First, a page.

Tuesday, January 1, 2013

2013 Past, Present, Future


The New Year always ushers in a flood of self-reflection -- often manifest in those pesky annual, ultimately forgotten “resolutions” -- with an eye toward self-improvement. I find it just one of several times throughout the year when I force myself to look back at where I’ve been, take stock in the present, and evaluate the best future course.
 

The Past Year

Despite limitations on my time, energy, and focus I managed to achieve many fulfilling accomplishments during 2012 related to game publishing, development, and community building.

I released two games through Griffon Publishing Studio, a free, second edition of the kid-friendly Creatures & Caverns-- revamped with some new artwork and updated with some new gamey bits -- and the solitaire u-boat wargame Operation Drumbeat. Both did fairly well by my standards; Creatures & Caverns 2nd Edition received some very positive reviews and numerous downloads, while Operation Drumbeat spent the first two weeks of its release at the top of Wargame Vault’s “Hottest Items” listing and garnered a “Copper Best-Seller” designation. Not all my efforts went toward my own projects; the fine people at Wicked North Games gave me several opportunities to contribute to their Westward steampunk roleplaying game due out later in 2013; these offered more structured but engaging challenges writing to deadlines and someone else’s setting…and I enjoyed it immensely. The company’s custodianship of d6 Magazinealso afforded me an opportunity to give a rather extensive interview and contribute to a future issue.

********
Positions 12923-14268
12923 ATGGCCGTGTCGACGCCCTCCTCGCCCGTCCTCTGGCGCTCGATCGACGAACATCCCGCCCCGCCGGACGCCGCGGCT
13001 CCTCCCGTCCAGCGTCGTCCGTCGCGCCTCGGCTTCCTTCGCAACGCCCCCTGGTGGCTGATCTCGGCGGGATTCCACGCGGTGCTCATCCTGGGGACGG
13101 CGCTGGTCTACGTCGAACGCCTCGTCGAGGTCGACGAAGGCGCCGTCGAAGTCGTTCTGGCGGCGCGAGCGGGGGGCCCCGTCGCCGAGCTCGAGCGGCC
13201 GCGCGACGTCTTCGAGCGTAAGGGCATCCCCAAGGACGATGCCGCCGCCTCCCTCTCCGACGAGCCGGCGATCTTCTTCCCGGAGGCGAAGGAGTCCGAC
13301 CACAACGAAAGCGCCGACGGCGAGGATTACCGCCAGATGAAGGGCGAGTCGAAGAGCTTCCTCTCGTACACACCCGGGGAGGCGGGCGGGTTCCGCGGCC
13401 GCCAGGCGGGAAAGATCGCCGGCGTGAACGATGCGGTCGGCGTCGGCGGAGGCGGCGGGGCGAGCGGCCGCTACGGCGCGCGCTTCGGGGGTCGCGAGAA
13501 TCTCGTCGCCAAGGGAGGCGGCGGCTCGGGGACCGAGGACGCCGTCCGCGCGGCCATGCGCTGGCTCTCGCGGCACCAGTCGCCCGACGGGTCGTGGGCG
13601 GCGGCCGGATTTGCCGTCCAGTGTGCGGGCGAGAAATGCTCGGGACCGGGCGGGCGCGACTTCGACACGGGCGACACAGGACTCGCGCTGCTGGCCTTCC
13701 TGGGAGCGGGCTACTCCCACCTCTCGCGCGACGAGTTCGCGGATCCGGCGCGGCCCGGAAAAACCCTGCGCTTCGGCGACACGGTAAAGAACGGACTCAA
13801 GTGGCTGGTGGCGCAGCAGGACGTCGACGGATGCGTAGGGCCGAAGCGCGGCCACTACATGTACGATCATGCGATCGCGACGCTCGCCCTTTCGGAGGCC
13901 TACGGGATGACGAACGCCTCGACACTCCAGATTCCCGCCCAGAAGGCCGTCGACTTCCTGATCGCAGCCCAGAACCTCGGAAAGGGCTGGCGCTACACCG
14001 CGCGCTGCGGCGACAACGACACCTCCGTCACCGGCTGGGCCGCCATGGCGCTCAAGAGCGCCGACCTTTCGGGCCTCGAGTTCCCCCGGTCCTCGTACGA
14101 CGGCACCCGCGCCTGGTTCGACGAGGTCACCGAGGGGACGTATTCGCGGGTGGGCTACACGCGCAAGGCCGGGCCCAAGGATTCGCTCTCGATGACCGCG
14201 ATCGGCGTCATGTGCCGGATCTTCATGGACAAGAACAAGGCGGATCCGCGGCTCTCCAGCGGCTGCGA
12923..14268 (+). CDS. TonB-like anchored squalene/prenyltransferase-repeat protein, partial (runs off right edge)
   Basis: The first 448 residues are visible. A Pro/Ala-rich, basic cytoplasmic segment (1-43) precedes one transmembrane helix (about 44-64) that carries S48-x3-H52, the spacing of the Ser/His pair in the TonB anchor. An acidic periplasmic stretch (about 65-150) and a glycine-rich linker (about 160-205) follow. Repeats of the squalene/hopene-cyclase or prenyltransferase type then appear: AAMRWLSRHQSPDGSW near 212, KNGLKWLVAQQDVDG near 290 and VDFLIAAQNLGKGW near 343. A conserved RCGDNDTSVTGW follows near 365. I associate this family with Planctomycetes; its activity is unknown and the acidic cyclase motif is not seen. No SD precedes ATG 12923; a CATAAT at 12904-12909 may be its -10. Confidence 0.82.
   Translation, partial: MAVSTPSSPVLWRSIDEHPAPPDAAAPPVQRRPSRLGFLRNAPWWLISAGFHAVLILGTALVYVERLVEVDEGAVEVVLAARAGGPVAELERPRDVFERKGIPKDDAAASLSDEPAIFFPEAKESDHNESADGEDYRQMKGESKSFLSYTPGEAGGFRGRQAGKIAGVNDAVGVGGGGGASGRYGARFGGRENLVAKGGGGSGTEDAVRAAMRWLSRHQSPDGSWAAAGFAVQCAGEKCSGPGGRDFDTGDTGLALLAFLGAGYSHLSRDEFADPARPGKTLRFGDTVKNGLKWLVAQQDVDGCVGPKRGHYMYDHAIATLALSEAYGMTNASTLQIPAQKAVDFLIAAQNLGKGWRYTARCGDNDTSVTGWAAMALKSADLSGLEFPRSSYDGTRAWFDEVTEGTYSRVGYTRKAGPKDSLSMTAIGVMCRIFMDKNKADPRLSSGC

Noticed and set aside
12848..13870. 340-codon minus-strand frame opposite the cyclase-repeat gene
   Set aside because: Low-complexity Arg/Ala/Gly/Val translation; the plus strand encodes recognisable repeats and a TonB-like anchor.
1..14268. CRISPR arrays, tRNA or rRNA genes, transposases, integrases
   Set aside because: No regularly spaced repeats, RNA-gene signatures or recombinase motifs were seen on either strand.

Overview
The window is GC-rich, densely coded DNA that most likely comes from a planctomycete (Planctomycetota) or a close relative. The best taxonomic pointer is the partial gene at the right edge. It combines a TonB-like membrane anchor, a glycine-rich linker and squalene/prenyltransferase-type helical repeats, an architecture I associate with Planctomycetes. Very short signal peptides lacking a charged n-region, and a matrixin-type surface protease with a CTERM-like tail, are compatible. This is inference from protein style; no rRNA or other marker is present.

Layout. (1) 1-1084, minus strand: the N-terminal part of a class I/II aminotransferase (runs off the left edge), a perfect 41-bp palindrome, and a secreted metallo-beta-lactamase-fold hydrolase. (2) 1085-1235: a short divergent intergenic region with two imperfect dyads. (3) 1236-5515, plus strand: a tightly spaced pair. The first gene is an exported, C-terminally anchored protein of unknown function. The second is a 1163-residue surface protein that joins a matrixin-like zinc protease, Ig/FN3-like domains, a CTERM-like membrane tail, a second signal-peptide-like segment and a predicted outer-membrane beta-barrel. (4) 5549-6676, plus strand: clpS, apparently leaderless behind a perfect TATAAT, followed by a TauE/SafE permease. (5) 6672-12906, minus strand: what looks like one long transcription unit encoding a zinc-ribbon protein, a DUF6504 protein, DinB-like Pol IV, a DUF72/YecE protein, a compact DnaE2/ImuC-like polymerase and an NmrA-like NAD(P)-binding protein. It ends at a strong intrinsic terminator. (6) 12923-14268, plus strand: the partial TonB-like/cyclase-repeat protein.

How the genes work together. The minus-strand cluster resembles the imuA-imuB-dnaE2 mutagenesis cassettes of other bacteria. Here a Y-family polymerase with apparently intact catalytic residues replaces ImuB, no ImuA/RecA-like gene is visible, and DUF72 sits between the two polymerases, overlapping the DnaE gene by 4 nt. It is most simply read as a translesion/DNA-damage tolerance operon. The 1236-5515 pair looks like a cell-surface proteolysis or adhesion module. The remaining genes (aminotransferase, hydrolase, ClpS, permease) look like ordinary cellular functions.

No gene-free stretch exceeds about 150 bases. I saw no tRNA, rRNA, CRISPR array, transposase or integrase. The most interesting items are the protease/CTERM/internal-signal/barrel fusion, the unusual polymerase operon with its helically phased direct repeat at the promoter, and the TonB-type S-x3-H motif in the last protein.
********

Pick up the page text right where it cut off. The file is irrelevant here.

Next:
I accomplished some significant design work and playtesting with two projects, a set of miniatures wargaming tank rules for kids and a retro-clone-style fantasy roleplaying game with some innovative mechanics (and possibly suitable for introducing kids to the hobby, though I’m considering dropping that angle). While I was aided by my young nephew in playtesting the miniatures game, I received considerable advice and encouragement from a small but loyal and intelligent corps of online playtesters for the roleplaying game.

Cultivating specific and broad relationships online remained a large part of my activities in the past year, both from a professional and personal standpoint. Google+ provided a useful and relatively stable platform from which to connect (and re-connect) with people through online social  networking. My activities ranged from promoting my blog writing and cultivating professional contacts (artists, playtesters, fellow designers) to simply catching up with old friends and sharing odd bits of my crazy life. I even ran a Heroes of Rura-Tonga pulp roleplaying game adventure through Google+ Hangouts as part of an online “convention.” After hearing about them through several online venues I supported several Kickstarter projects, notably the aforementioned Westward steampunk roleplaying game by Wicked North Games, Stan!’s The Littlest Shoggoth, and Monte Cook’s far-future science fiction game Numenera. Of course I continued blogging regularly at Hobby Games Recce, though after some earlier self-evaluation I decided to also write about my game design experience on this blog, alternating posting dates between the two but still publishing something every Tuesday.